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Old 01-20-2012, 07:56 AM   #1
mikevanhoff
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Performance


I am running RedHat Linux 6.1 64bit in a virtual environment. 2 CPUs 4GB RAM.
I have been seeing 12 to 14 hour spikes in CPU utilization, but have not been able to pinpoint WHAT process(s) is using the CPU.
Can sar give me this information> If so, can someone give me an example command, and how to interpret the output?
If sar cannot give me this information, is there another tool that can?

Thanks in Advance
 
Old 01-20-2012, 08:10 AM   #2
nonamedotc
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You could try using the command top to see which processes are eating up the CPU. I do not know what the command sar is but top is what I use.
 
Old 01-20-2012, 08:44 AM   #3
mikevanhoff
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Top would only be good if I happen to be there.
I need to find out what process was causing the spike at the time of the incident.
Any ideas would be good
 
Old 01-20-2012, 10:07 AM   #4
salasi
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Quote:
Originally Posted by mikevanhoff View Post
Top would only be good if I happen to be there.
I need to find out what process was causing the spike at the time of the incident.
Any ideas would be good
Any ideas? Well, use, eg top from a script that captures a lot of sequential top outputs, and look at the top outputs when the load spike happened.

Quote:
seeing 12 to 14 hour spikes in CPU utilization
It makes a bit of a difference if you mean a short spike every 12 - 14 hours, or a spike that lasts 12 - 14 hours. Which?
 
Old 01-20-2012, 10:26 AM   #5
nonamedotc
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Quote:
Originally Posted by salasi View Post
Any ideas? Well, use, eg top from a script that captures a lot of sequential top outputs, and look at the top outputs when the load spike happened.
Exactly. This is what I meant. Sorry for not being clear.
 
Old 01-20-2012, 10:35 AM   #6
sundialsvcs
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Does the load spike occur in the middle of the night, say, when a cron job might be running?
 
Old 01-20-2012, 10:39 AM   #7
mikevanhoff
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Quote:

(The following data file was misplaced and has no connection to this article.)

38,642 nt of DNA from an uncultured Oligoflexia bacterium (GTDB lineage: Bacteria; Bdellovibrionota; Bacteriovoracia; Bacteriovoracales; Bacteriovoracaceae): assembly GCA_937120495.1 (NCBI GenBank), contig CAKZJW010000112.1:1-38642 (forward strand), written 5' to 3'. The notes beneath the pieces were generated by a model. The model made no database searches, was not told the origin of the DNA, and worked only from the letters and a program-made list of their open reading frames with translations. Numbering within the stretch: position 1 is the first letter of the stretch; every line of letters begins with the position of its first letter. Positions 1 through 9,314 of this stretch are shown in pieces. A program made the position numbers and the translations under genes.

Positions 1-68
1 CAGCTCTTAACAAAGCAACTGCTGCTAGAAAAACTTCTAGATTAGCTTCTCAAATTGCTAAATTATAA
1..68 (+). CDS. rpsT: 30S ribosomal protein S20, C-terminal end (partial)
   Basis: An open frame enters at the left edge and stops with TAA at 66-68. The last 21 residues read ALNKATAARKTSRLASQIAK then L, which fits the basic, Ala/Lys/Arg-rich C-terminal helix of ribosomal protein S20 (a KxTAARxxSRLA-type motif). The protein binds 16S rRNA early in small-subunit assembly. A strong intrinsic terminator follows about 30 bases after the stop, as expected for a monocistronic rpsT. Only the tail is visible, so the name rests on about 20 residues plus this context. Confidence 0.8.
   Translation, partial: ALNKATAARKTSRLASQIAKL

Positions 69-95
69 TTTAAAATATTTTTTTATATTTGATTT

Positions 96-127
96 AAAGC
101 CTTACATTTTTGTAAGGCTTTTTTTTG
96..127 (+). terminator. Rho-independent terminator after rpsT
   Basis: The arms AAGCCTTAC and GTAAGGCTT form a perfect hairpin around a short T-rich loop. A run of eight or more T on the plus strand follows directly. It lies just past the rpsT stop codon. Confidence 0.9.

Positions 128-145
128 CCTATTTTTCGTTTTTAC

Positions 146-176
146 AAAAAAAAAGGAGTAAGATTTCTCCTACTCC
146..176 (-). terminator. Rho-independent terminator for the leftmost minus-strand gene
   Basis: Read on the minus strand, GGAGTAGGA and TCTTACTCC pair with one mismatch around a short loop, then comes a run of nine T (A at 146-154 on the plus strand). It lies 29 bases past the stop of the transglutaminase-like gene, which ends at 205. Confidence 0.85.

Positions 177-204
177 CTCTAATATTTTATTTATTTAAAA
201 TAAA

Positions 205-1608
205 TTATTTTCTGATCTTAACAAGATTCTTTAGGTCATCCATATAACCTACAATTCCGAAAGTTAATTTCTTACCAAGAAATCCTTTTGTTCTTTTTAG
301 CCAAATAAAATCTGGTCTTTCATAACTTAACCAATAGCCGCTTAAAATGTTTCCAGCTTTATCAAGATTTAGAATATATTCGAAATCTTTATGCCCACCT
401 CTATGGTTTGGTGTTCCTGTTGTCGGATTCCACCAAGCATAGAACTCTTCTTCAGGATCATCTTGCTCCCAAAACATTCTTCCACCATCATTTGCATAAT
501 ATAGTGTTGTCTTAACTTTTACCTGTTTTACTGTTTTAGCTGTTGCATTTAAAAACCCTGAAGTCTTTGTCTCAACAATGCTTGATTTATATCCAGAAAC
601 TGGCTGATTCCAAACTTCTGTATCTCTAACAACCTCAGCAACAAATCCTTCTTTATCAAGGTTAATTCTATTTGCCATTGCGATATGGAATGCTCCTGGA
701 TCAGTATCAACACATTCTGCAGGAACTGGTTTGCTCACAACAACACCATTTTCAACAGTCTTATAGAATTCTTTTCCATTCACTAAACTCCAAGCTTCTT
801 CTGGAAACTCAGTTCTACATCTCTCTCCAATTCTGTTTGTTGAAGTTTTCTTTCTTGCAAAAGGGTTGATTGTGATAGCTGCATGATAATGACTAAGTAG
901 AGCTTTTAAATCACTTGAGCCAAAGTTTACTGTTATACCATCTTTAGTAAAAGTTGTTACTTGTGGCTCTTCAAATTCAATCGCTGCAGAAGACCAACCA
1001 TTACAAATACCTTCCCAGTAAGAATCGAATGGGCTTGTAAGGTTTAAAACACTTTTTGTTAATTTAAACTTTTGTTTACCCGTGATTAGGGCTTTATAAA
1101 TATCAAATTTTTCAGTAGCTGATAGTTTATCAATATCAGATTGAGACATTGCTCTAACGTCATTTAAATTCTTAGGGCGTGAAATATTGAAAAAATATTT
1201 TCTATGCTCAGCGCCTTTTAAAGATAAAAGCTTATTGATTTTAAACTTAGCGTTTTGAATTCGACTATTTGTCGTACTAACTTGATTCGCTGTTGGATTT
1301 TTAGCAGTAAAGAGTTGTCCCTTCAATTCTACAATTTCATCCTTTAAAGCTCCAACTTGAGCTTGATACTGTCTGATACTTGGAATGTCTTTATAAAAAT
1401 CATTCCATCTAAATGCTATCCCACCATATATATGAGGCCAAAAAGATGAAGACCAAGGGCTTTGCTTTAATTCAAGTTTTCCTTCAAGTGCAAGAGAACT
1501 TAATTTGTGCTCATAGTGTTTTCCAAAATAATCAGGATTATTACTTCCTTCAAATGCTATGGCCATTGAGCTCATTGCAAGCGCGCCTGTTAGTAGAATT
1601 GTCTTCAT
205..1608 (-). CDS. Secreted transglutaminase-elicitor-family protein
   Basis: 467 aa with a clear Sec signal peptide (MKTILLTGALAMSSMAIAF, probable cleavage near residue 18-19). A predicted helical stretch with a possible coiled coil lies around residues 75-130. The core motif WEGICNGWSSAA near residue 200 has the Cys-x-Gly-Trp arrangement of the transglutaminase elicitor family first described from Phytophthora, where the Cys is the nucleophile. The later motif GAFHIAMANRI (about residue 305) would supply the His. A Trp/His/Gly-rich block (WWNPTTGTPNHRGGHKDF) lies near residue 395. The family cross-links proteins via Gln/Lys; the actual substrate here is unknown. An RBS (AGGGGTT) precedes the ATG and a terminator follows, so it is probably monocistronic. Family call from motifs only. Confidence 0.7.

Originally Posted by salasi View Post
Any ideas? Well, use, eg top from a script that captures a lot of sequential top outputs, and look at the top outputs when the load spike happened.



It makes a bit of a difference if you mean a short spike every 12 - 14 hours, or a spike that lasts 12 - 14 hours. Which?
the last spike lasted 12 hours. I am not worried about short spikes - that would be normal work.

I will give the top script idea a go, and hopefully the incident will repeat itself.

Thanks all.
 
Old 01-20-2012, 05:00 PM   #8
salasi
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OK, sorry, my last reply was a bit curt, but I was in a bit of a hurry; here are a few more fragments;
  • if you look at the top man page, there is a non-interactive option, and that writes an ordinary top page, but only a single page, and it sounds as if that is what you want, and you probably want to append that to your capture file
  • you also probably want to write something that tells you what things looked like, from a system point of view, at the time; one possibility is to write an accompanying 'uptime' to the file; while it doesn't sound as if you are interested in the uptime, per se, uptime also contains the clock time and the load average numbers, and those you are interested in
  • so, my impression is that you might want to append an 'uptime' and a 'top' from a script, and maybe run the script that does this again and again from a cron job, say every fifteen minutes (or faster or slower, depending on how much resolution you need and how big a file that you feel like building...with time periods like this, it probably isn't a big problem, if you are looking for, say, sub 100 mS pulses, everything changes, both because of the amount of data, if you leave it for a couple of days, and because you probably wouldn't want to use the cron job option, in that case)
  • an alternative would just be send the script to sleep, rather than a cron job
 
  


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